In an amazing turnaround, a concept that was once thought to be ridiculously impractical for the masses will soon be available to the masses. The once outrageous cost of sequencing the human genome, which fell from about US$100m in 2001 to US$30,000 in 2010, can now be done for nearly US$1,000.
Genomics is exploding. Major scientific breakthroughs in the field are happening regularly. Atypically, on February 28, 2014, The New England Journal of Medicine announced that analyzing fetal DNA in a pregnant woman’s blood was a more accurate and much less intrusive means of Down’s syndrome screening than long accepted methodology such as ultrasound imaging and blood tests. And just one week later, in the March 6, 2014, edition of the same journal there was a story detailing how human cells are being genetically engineered to make them resistant to the AIDS virus.
With Genome analysis already in use for the treatment of brain and breast cancers, the perspective of both scientists and medical experts is undergoing profound change. Suddenly cancer is being seen as a genomic disease. “Instead of classifying cancers by the tissue where they are first detected — colon, breast or brain, doctors are beginning to categorize cancer by its genomic characteristics and select treatments based on the signature of different mutations. This approach promises to treat patients with the most effective medicines while minimizing undesirable side effects, especially when chemotherapy is unlikely to help,” according to Eric Green, director of the National Human Genome Research Institute, as reported in The Guardian.
At the turn of the millennium, scientists focused on using DNA-sequencing and computational technologies to interpret the genome and understand its biology. Now the same research is used to improve diagnostics and in the prescription of medicines. Soon doctors will be able to customize treatment for cancer and diseases like Huntingdon’s Chorea based on any individual’s specific personal genomic information.
The kind of rare inherited disease which affect over 25 million Americans – there are approximately 9,000 of them – have, after over four years of research, at the cost of over US$400m, been studied, and the Centers for Mendelian Genomics is working to find the genomic cause of the remaining 2,000–4,000 rare genetic diseases. It turns out that we may be predisposed to certain diseases because of our genes. Taken next to other factors, such as lifestyles, environment and habits, the behavior of our genes will alter.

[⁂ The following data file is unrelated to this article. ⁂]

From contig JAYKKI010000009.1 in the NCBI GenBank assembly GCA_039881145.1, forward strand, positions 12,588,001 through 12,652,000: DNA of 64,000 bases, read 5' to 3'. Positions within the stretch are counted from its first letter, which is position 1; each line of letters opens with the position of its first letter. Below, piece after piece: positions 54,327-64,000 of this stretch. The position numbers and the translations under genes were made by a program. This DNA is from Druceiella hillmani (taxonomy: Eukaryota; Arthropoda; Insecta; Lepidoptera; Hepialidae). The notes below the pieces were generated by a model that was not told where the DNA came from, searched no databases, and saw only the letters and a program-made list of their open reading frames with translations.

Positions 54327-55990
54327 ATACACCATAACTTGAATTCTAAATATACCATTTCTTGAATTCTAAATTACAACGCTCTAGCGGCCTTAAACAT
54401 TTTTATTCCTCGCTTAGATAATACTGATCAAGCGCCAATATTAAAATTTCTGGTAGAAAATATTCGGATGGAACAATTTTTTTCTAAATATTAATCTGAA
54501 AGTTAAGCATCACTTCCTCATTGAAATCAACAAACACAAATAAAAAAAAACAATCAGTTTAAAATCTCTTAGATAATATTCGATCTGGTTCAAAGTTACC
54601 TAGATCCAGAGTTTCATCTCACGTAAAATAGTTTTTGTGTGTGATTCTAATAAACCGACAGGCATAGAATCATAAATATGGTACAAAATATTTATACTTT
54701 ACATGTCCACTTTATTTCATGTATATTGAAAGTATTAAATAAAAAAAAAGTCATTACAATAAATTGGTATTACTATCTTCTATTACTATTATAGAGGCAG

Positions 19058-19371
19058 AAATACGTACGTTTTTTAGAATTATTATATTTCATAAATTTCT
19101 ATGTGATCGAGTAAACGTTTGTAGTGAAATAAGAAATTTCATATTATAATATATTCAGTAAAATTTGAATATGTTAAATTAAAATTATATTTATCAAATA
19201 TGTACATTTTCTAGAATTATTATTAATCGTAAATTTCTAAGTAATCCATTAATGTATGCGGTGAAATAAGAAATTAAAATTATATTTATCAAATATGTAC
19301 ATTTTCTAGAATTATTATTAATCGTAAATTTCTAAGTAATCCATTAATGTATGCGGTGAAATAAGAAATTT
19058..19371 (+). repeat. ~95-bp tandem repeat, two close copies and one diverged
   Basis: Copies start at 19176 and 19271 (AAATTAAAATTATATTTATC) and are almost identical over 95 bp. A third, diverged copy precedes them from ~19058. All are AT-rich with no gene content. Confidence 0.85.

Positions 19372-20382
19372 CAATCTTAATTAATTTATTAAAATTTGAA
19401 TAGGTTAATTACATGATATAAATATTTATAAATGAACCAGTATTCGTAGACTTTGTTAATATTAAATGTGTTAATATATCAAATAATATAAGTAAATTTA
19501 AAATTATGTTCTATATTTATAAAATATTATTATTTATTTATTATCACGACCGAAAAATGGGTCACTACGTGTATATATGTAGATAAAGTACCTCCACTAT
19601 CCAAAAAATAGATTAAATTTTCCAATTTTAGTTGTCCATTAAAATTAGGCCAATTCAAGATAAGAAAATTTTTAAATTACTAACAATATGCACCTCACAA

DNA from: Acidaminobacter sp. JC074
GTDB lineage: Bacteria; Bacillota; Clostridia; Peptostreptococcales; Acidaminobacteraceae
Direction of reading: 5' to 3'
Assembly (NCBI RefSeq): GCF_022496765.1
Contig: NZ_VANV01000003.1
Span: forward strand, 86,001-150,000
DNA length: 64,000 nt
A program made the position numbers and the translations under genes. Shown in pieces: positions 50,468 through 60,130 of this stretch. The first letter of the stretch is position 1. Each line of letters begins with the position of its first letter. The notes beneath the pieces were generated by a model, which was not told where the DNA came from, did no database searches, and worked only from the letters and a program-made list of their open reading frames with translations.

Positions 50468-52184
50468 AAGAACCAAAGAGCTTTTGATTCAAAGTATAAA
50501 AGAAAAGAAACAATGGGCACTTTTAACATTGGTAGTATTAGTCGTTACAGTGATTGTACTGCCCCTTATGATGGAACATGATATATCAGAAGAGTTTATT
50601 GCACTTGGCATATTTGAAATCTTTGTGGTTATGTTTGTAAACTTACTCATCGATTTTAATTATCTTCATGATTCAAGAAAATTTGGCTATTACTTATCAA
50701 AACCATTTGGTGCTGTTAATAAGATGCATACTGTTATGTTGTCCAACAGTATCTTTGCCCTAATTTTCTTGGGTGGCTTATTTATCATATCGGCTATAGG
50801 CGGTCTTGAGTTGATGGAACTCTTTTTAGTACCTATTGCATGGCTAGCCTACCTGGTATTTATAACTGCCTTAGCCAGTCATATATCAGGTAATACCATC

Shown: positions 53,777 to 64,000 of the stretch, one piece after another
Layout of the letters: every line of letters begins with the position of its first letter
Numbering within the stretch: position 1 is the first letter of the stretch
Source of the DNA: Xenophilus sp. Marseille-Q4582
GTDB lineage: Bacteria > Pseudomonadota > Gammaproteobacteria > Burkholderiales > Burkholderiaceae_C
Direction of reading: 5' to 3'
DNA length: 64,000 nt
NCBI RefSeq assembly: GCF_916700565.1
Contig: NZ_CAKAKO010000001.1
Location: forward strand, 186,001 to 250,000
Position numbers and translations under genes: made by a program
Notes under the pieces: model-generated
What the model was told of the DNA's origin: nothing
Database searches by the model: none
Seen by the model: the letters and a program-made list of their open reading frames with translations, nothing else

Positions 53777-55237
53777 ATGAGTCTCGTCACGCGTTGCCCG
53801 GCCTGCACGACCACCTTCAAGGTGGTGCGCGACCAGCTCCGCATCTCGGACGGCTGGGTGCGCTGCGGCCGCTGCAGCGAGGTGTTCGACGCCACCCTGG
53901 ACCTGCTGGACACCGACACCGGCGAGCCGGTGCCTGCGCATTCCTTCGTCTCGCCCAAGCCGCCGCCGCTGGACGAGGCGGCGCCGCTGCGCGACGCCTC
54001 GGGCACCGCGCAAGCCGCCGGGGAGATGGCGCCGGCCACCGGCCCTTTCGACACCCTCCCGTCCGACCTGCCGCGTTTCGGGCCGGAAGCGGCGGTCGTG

The good news is that other technologies are also progressing in parallel. As genome sequencing costs less, genome data will be freely available for tens of millions of people. Even the smartphones we use can be turned into medical devices, which can read and record our vital signs such as temperature, blood oxygenation, and heart rhythm. In combination, such data can be used to correlate facts about our genomes, habits and disease, leading to the development of totally individualized treatment for every patient.
There are inherent dangers here, however. Human beings are becoming nothing but data and software. One hustling entrepreneur, Craig Venter, has been using Human Genome Project data to compete with the project in sequencing the first human genome. Venter’s company, Human Longevity is focused on extending the human lifespan by using stem cell therapies and genomics to tackle aging. It plans to sequence 40,000 to 100,00 human genomes per year.
The biggest questions concern the government. Will it need to keep investing in the types of basic research that first led to genome sequencing and the Internet? Technology takes time. Meanwhile Congress, obsessed with cuts to help lower the national deficit, has reduced research funding by 25%.